Of the many memories Elvis held of Ellis Auditorium, one of the proudest must have been the night that he walked across that stage for the first time. The date was June 3, 1953, and the occasion was his graduation from Hume High School; he was the first member of his family to accomplish that feat. His parents were likely in the audience beaming with pride at their son.
Another memory, certainly vivid but evocative of a much sadder event, was his attendance, on July 2, 1954, of the funeral for R. W. Blackwood and bass singer Bill Lyles, both killed in a plane crash. He and girlfriend Dixie Locke were among the 5,000 mourners at Ellis that day.
It was with a heavy heart that, three days later, Elvis Presley, Scotty Moore, and Bill Black recorded their first hit, “That's All Right,” for Sun Records. The very first time Elvis performed on that hallowed Ellis stage was on February 6, 1955. He was fourth-billed, behind Faron Young, Ferlin Husky, and Martha Carson.
Fourth Billing February 1955 Top Billing November 1955
At Elvis' next gig at Ellis Auditorium, on November 13, 1955, he was top-billed over Hank Thompson, Carl Smith, and Carl Perkins. This would be his last performance there as a Sun artist; eight days later, RCA bought out Elvis' recording contract. During 1955 and 1956, Elvis performed at Ellis Auditorium six times.
Performing at Ellis Auditorium, May 15, 1956 — Is that the Knabe Piano on the left?
He had become a superstar by the time he bought this piano in 1957, but he most certainly still had a strong emotional connection to that venue. When the piano became available, it's no wonder that Elvis felt he absolutely had to have it for his very own. What an amazing story — from sneaking in the back door to hear it played behind his favorite Gospel group to owning it and playing it himself in his own music room just a few short years later!
Through the later years, Elvis remained associated with Ellis in various ways. His first Memphis concert after returning from the Army was a charity event with two shows there on February 25, 1961, his next-to-last public performance for seven years. In 1971, Elvis would once again appear on the Ellis Auditorium stage when he was named one of the “Ten Outstanding Young Men of America” by the Jaycees.
Elvis Buys the White Knabe Grand Piano:
As soon as Elvis heard of the availability of this instrument, he wanted it as part of the original furnishings for his new home in Memphis called Graceland. However, he had a definite vision as to the appearance he desired. To that end, he personally supervised the refinishing of the Knabe, a process that took place in Marshall's store with a young high school-aged member of the singing Blackwood family named Ron Blackwood performing most of the stripping and sanding procedures.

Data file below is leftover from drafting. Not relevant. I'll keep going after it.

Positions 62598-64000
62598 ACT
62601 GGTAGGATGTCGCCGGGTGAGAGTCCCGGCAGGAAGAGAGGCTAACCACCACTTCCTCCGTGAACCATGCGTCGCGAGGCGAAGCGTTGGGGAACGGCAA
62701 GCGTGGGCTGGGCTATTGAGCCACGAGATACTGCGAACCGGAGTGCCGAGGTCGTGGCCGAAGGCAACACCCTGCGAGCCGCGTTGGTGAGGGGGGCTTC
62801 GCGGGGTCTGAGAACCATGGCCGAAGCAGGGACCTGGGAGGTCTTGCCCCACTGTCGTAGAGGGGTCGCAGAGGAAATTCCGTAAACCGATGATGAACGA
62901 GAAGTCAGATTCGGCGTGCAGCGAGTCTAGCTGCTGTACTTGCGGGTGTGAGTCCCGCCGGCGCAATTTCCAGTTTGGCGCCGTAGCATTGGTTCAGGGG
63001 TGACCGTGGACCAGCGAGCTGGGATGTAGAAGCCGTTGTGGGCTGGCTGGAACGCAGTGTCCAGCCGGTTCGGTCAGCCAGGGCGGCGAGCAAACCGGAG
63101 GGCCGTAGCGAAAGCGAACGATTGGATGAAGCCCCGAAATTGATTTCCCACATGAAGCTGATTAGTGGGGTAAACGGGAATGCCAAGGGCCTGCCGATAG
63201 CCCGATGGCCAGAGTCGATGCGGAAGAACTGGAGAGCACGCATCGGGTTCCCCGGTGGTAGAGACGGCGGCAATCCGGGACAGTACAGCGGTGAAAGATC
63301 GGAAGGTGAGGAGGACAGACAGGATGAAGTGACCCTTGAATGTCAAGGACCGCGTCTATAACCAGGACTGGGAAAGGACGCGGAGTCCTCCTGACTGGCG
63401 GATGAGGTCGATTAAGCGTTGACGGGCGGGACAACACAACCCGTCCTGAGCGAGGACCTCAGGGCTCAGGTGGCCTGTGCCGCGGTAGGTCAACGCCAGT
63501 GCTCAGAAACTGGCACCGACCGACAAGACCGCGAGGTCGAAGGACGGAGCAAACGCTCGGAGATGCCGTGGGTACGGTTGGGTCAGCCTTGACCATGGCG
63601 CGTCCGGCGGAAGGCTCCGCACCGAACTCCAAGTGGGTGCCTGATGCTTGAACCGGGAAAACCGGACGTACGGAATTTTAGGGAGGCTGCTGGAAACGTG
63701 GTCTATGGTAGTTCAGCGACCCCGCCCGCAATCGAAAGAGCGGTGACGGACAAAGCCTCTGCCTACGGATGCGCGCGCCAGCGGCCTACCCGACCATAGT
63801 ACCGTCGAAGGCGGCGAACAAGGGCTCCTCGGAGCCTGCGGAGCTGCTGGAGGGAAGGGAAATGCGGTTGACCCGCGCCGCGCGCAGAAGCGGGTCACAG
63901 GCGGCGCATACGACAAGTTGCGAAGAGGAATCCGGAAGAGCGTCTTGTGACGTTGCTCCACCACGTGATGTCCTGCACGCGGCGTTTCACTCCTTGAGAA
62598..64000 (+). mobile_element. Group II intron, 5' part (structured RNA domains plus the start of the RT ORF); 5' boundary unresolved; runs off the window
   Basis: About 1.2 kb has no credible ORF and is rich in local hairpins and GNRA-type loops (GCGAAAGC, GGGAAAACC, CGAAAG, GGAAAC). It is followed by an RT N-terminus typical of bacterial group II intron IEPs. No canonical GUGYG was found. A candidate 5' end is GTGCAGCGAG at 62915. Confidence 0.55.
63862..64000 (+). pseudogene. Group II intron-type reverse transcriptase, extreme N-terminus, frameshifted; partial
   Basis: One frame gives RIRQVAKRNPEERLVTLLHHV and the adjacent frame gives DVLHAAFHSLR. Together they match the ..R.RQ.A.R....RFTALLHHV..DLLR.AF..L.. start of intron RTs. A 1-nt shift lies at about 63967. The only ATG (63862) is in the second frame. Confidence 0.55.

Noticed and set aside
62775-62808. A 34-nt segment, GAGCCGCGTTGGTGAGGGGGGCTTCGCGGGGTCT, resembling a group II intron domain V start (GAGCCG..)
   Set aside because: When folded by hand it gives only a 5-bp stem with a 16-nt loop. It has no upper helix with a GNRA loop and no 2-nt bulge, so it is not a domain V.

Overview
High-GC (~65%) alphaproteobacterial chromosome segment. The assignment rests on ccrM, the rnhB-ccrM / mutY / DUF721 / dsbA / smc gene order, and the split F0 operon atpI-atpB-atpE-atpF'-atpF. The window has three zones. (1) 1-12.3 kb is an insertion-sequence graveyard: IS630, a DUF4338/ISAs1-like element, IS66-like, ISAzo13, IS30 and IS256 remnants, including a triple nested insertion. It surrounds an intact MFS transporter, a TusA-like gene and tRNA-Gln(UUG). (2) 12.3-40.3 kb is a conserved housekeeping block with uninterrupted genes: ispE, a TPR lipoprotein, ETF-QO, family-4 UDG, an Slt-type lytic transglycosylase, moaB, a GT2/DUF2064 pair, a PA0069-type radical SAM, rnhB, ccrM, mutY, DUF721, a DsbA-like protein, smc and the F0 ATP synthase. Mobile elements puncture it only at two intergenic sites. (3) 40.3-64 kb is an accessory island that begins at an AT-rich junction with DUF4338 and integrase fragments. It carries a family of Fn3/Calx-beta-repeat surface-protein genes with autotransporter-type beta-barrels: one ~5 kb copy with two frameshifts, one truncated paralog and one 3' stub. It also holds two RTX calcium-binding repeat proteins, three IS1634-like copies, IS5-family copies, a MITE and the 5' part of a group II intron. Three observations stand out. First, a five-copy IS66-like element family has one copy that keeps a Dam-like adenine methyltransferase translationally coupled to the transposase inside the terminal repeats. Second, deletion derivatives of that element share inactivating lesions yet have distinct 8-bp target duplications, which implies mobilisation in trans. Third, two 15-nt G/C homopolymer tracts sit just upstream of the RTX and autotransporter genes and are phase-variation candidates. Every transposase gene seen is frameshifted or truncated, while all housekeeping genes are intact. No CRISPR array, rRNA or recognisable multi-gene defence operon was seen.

Blackwood had a fond memory of Elvis and the piano: “One special event involving this piano occurred when one evening while I was working on the refinishing in the warehouse at Jack Marshall's music store, Elvis came by to check on the progress, as he often did. He and several of the Blackwood Brothers began singing and playing gospel songs together. This continued until past 4:00 a.m. I was still in high school at the time, but I stayed and participated in the sing along jam session the entire night. I was so tired the next morning, I couldn't go to school. My mother was so upset.”
When piano was completed to Elvis' satisfaction, he purchased a matching bench and had them moved into a prominent place in his music room at the new mansion.
That is where this piano stayed for twelve years. During that time, he proudly played it and allowed his musician friends to practice and jam on it. When Elvis allowed photographers from a Memphis newspaper to photograph Graceland in 1965 (the one and only time), several shots were taken of Elvis standing beside or playing this very piano.
According to Elvis’ close friend George Klein, “One special event involving this piano occurred when one evening Sam Phillips called and asked if he and Jerry Lee Lewis could stop by Graceland. The result was that Elvis and Jerry Lee played and sang together on that piano for over two hours.”
The End of the Knabe at Graceland:
On the occasion of his and Priscilla's first wedding anniversary, she gifted him a new gold piano to replace the Knabe. Off to storage it went, its mellow voice sadly silenced for several years.
In 1976, Vernon Presley decided to sell the grand piano to Ted Sturges, a local recording studio owner and record producer. During the five years he owned this Knabe, it was used in recording sessions for more than 50 albums from various artists including the Killer himself, Jerry Lee Lewis. In 1981, Sturges appropriately sold the piano to a close friend of Presley's, entertainer Jimmy Velvet. He had opened an Elvis memorabilia museum in Memphis, and he proudly exhibited it there until 1990. At that point, it returned to private ownership where it has remained for the last 20 years.
Editors note: The name of that owner has not been revealed. What has been revealed is that the next time he tries to auction Elvis’ White Knabe Piano, he better open the bidding at less than $500,000.